I know I have posted on this several times, but when I googled “the case against shared services” I only found IT companies that stand to profit from shared services and their case for shared services.  The truth must be known.

Whether you are in the public or private sector a shared services strategy is a short-sighted one when the driver is to reduce costs.  Management by the visible numbers has long become a staple and this is a bad habit that just keeps increasing costs.

The management paradox is that when we set out to reduce costs as our focus, we wind up increasing the costs.  Shared services comes from this mindset.  If we combine like work we can save our business, country, state, or town money.  It’s a no-brainer and they are correct (in part) . . . they lack a brain.

Whether administrative functions, call centers, back office or other assorted combinations, people need to understand that costs come from flow and not activity or scale.  In short, economies of scale is a myth.

Here are some potential problems (thanks to John Seddon of Vanguard for these) with shared services:

  • Moving the work to a central location removes continuity.
  • The creation of waste from handoffs, rework and duplication.
  • It lengthens the time to deliver the service.
  • It increases the amount of failure demand (demand caused by a failure to do something or do something right for a customer.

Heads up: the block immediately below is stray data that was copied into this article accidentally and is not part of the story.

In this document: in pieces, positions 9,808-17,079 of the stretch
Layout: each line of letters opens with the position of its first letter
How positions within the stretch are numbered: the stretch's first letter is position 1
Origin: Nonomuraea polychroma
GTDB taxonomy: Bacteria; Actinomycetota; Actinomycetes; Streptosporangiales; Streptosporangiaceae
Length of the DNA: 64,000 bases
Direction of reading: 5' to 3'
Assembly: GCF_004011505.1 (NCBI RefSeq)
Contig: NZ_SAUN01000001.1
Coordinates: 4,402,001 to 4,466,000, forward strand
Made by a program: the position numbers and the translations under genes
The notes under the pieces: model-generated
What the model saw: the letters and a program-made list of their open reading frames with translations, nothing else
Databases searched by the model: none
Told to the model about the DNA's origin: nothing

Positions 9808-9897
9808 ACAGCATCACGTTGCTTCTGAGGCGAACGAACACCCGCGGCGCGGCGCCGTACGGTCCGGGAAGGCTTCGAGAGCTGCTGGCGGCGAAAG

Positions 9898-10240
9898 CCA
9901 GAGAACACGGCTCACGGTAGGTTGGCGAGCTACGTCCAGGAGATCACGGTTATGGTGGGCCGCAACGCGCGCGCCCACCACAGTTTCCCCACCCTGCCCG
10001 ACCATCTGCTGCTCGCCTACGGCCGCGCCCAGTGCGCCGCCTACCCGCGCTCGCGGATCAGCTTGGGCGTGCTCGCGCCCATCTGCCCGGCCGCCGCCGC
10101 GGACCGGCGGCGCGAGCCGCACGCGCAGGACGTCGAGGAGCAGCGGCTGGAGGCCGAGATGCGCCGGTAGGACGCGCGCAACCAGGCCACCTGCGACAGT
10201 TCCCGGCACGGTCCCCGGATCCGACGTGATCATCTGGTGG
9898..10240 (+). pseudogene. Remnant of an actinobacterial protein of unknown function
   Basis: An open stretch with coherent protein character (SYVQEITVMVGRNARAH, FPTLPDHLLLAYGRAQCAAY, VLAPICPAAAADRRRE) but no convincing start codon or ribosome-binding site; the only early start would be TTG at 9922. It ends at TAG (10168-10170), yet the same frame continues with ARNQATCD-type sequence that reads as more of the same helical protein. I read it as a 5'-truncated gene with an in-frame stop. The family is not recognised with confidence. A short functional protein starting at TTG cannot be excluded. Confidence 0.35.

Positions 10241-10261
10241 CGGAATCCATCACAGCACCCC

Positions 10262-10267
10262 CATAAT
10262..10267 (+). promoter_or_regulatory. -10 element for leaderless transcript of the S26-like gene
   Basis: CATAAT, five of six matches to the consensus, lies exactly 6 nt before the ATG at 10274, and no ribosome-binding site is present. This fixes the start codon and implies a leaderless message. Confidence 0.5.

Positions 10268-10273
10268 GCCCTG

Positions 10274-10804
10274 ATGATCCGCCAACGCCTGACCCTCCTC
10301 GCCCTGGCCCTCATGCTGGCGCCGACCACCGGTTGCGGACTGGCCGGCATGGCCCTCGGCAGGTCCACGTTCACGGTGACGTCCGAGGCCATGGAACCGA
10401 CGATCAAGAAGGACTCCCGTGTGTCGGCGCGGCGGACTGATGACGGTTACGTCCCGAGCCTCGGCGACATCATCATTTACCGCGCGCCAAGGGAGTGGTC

• The Front-Back Office design is not always the best design for the work.

What we need to do instead is understand that the design and management of work is in question.  This requires understanding our organizations as systems by performing check (from the Vanguard Method) where we understand the what and why of current performance. 

Starting with an understand of customer purpose and demand, deriving customer measures from purpose an organization can improve services first.  Based on knowledge gained from “check” an organization can determine whether or not sharing services makes sense.  Making decisions about shared services from knowledge is always a better way.  Don’t you think?

Leave me a comment. . . share your opinion!  Click on comments below.

Tripp Babbitt is a speaker, blogger and consultant to service industry (private and public).  His organization helps executives find a better way to make the work work.  Download free from www.newsystemsthinking.com “Understanding Your Organization as a System” and gain knowledge of systems thinking or contact us about our intervention services at [email protected].  Reach him on Twitter at www.twitter.com/TriBabbitt or LinkedIn at www.linkedin.com/in/trippbabbitt.